Medical publication policies and guidelines offer a framework for best practices, but there may be situations when more than one approach seems reasonable. The primary purpose of “What Would You Do?” is to explore examples of such situations. With the limited information provided to interpret the scenarios, you may find yourself agreeing with one, more than one, or none of the proposed actions. And that’s the point ‒ you should debate, contemplate, and communicate (with a comment) before selecting your “best” answer. 

Now let’s find out how you responded and read through some commentary (for context only; not meant to be comprehensive) to the below scenario:

An industry client working on regional publications submits a manuscript to a journal before all authors have approved the final content and before a full data check has been performed. The authors had reviewed all previous drafts of the manuscript.

What Would You Do?

A. Do nothing and wait for the journal to provide peer reviewer comments; it is too late to do anything

B. Recommend that the client contacts the journal to explain that the manuscript was submitted before all steps were completed and ask if the submission can be put on hold until the submission site is updated with the author approved version

C. Explain the situation to the authors and ask for their approval of the now submitted manuscript; any further comments and the accuracy check can be completed during the peer review process and changes incorporated in response to reviewers

D. Schedule a meeting with all the authors to explain the situation and ask for their guidance on next steps

A total of 136 people replied to this poll.

Documenting final approvals of all authors and ensuring integrity/accuracy of submitted data are standard requirements for manuscripts per International Committee of Medical Journal Editors (ICMJE) criteria1 and Good Publication Practice 3 (GPP3)2. For a manuscript to have been submitted without author approvals or quality check of the data is not appropriate; training and processes should be put in place to avoid this situation from happening again in the future.

Looking at the different scenarios, the optimal approach (and the option that received the most votes) would likely be to recommend that the client contacts the journal to explain the manuscript was accidentally submitted before all steps were completed and ask that the submission be put on hold until the proper version is provided. This ensures ICMJE criteria and good publication practices are followed and avoids the situation of journal editors or peer reviewers proceeding with potentially inaccurate and unapproved content.

The option of explaining the situation to authors to get post-hoc approvals and then correcting the data after peer review can run into a few problems. Some authors may not approve, while others may have additional comments but feel somewhat pressured to approve, which should be avoided. Moreover, editors and peer reviewers evaluate a manuscript based on the results and conclusions presented to them, and their opinions may change if any of the results were found to be inaccurate. This is not good publication practice and sets a bad precedent.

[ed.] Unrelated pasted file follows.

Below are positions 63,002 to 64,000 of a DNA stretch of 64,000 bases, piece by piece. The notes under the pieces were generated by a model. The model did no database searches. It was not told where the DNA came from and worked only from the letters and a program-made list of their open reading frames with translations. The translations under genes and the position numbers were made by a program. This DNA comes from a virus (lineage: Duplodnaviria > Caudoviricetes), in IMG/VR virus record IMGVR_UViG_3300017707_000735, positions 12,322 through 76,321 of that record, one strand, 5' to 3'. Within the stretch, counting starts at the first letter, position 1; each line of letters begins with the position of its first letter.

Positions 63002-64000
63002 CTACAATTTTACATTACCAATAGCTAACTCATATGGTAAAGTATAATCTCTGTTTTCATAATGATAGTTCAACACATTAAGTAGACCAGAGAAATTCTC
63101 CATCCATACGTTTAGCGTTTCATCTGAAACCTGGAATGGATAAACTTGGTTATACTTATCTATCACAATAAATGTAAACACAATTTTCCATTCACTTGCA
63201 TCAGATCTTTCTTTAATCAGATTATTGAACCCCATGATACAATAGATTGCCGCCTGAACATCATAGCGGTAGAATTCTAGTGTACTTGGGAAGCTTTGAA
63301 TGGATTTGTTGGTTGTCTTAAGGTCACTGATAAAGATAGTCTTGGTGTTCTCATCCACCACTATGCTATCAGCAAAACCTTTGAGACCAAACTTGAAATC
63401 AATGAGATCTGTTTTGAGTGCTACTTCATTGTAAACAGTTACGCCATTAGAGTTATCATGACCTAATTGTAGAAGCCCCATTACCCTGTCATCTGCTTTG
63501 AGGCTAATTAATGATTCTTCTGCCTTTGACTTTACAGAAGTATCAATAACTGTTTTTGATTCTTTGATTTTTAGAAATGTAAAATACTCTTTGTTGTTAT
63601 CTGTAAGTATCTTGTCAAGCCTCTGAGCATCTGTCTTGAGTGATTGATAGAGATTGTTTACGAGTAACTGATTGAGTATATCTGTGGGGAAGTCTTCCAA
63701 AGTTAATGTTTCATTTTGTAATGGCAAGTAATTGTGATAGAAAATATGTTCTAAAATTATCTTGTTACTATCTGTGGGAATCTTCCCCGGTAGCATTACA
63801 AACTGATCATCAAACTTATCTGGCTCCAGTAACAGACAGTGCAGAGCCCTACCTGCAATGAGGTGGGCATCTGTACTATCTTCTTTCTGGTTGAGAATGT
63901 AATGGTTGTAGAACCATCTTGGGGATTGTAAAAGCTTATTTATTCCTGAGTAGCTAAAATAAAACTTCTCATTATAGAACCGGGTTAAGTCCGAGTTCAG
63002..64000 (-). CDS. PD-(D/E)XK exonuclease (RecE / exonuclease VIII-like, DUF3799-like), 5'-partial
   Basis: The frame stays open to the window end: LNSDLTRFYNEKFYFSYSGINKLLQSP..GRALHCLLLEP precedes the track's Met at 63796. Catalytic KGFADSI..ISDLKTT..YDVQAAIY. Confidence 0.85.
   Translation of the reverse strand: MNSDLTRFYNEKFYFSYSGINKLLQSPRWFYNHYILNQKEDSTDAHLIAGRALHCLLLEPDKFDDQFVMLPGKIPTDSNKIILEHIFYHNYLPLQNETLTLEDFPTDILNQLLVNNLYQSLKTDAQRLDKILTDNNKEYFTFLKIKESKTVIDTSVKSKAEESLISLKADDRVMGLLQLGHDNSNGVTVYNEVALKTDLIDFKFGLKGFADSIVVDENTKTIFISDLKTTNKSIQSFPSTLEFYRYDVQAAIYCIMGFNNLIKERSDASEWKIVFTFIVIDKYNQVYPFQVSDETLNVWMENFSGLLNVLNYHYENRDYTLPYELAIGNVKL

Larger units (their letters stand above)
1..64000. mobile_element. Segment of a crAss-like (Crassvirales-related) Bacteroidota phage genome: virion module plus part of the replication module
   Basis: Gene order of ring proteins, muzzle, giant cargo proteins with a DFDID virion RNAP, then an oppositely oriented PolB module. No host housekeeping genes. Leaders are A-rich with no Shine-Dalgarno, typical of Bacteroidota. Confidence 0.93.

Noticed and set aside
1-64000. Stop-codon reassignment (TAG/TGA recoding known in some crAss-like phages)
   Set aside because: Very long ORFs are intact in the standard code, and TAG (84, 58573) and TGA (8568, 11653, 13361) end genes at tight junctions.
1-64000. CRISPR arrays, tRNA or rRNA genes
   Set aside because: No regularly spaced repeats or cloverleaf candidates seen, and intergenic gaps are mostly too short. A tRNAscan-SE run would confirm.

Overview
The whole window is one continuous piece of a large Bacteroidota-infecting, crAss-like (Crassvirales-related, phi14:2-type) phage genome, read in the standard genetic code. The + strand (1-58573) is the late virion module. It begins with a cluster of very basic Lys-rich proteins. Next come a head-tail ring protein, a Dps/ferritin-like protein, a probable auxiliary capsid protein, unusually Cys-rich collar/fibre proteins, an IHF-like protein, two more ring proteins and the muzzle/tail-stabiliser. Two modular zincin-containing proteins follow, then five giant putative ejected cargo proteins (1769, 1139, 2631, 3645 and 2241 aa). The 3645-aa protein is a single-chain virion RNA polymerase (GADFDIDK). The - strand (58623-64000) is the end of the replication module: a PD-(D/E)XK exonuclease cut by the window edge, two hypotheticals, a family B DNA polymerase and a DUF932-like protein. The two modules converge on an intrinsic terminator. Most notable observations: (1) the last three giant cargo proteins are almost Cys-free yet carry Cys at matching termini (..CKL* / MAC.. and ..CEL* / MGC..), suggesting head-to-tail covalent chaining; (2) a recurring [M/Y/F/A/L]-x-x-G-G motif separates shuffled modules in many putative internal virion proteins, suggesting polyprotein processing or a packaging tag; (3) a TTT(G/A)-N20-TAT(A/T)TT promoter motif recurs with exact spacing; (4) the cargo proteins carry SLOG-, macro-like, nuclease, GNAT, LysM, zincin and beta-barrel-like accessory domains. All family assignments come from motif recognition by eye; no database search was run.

It is also reasonable to connect with the authors (or steering committee if one exists) to discuss potential next steps, but this should be done quickly so that the manuscript does not proceed to full editorial or peer review with the journal. If discussions are based in ICMJE criteria and good publication practices, it is likely the team will arrive at the decision to contact the journal to put the submission on hold until approvals are in place and data checks completed.  

It is not advised “to do nothing and wait for the journal to provide peer reviewer comments; it is too late to do anything” for the reasons stated above and because this is not true; fortunately, those who participated in the poll certainly recognized this as no one voted for this approach.

Eric Y. Wong, PhD, MBA, ISMPP CMPPTM, Janssen Global Services, LLC

This article was prepared by the author in his personal capacity. The opinions expressed within are the author’s own and do not necessarily reflect the views of Janssen Global Services, LLC.


  1. Recommendations for the Conduct, Reporting, Editing, and Publication of Scholarly Work in Medical Journals (updated December 2019):
  2. Good Publication Practice for Communicating Company-Sponsored Medical Research: GPP3: Ann Intern Med. 2015 Sep 15;163(6):461-4. doi: 10.7326/M15-0288.
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